Waterwise Wednesday: Hurray for Trees!

We know trees provide beauty and shade. But they also clean polluted water and provide a multitude of other benefits to the urban environment. Check out the Arbor Foundation’s interactive poster to see how trees improve our city and consider planting a tree for Arbor Day this Friday!

Waterwise Wednesday: Spring Sprinkler Tips

Consider these tips from conserveh20.org as you prep the sprinkler system for the season for effective and efficient watering.

 

1. Look for signs of leakage, especially damage to sprinkler heads or piping which could have occurred over the winter. Repair and replace as needed.

 

2. Look for accurate spray patterns. Adjust your sprinkler heads so they water your landscape and not sidewalks or pavement. Also make sure their spray isn’t blocked by plants or other materials.

3. Clean clogged nozzles and sprinkler heads.

4. Install a rain sensor. Rain sensors are designed to shut off sprinkler systems when rainfall reaches a preset amount, usually 1/4 inch. Once the moisture level subsides, the sensor re-enables the sprinkler system, resuming the previous watering schedule. Rain sensors should be mounted in an unobstructed area exposed to open sky – minimizing the potential for fallen leaves or other debris from blocking the sensor.

Waterwise Wednesday: Rain Harvesting Romans

Image may contain: sky, grass, plant, cloud, mountain, outdoor and natureRecent research suggests rain harvesting may have provided the 800 Roman soliders manning Hadrian’s Fort with 10 liters (2.62 gallons) of drinking water per per capita per day during their deployment.

Evidence at Hadrian’s Fort, a strategic Roman outpost along Hadrian’s Wall in northern England, indicates building rooftops were constructed to capture rainfall. The runoff collected in stone-lined tanks, two to six tanks per key building, capable of holding 2 cubic meters (about 528 gallons) of water each.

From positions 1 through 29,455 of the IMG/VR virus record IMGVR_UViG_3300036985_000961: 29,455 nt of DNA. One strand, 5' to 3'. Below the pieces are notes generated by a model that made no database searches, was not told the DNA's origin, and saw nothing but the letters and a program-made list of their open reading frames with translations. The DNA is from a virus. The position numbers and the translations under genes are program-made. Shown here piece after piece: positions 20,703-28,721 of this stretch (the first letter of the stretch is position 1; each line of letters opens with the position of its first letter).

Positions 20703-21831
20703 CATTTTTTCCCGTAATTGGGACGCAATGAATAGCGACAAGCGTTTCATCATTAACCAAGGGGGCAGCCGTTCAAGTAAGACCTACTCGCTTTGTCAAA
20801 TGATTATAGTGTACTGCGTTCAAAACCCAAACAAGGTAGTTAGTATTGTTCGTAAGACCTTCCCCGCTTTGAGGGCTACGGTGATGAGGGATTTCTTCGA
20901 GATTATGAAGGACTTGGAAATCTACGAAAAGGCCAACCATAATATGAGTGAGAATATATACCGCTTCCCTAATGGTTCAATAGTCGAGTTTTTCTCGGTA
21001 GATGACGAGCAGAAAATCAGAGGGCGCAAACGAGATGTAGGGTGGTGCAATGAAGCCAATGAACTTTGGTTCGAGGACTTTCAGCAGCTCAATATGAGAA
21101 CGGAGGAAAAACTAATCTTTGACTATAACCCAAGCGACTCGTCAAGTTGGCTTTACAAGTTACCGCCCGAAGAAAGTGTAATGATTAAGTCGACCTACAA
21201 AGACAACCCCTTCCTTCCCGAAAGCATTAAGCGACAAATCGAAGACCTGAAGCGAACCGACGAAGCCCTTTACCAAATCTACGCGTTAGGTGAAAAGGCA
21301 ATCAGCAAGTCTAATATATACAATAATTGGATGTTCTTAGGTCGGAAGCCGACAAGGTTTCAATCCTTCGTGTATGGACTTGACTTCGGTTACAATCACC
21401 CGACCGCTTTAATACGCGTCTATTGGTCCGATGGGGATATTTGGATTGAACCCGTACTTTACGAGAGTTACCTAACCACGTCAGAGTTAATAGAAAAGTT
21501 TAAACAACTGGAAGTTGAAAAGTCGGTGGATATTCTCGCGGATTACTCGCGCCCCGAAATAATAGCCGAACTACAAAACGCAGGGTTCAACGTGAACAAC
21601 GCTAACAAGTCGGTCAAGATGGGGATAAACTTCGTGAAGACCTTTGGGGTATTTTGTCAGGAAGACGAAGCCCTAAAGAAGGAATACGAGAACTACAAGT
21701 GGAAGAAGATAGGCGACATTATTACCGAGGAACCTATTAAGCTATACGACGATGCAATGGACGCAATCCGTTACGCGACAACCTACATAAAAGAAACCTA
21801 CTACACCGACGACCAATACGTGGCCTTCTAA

It’s an amazing feat of foresight, considering Hadrian’s Fort has no internal springs or wells, access to springs or waterways in the region, and an aqueduct supply would have been extremely impractical.

Photo by David Ross
Hadrian’s Wall at Steel Rigg
Twice Brewed, Northumberland, England

Waterwise Wednesday: River Piracy – Stealing More Than Water

“The Yukon is a pretty remote and sparsely populated area, but if a river disappeared in, say, the Andes or the Himalayas, it could affect the water supplies of millions of people, giving them little time to adapt to the change.” – James Gaines

A handful of researchers pieced together “The Case of the Missing River” and identified the global culprit.
UPWORTHY.COM

 

Waterwise Wednesday: Only Rain in the Drain, Please

Stormwater is not treated before it flows into the North Platte River, so contaminants that enter the storm sewer system can also contaminate the river.

According to regulation, anything other than rain or snowmelt in the storm sewer is an illicit discharge. However, clean water discharges to the gutter – like pumped groundwater, air conditioning condensation, or irrigation water/lawn watering – are typically excused.

If you see or find evidence of substances other than rain or snowmelt in the gutter or near a storm drain please call the stormwater department 630-8011. If the spill is over 25 gallons or you know the substance is hazardous, please call 911.

Minimum Control Measure #5 Post-Construction Stormwater Management

KEARNEY STORMWATER MANAGEMENT PLAN

MCM #5 Post-Construction Stormwater Management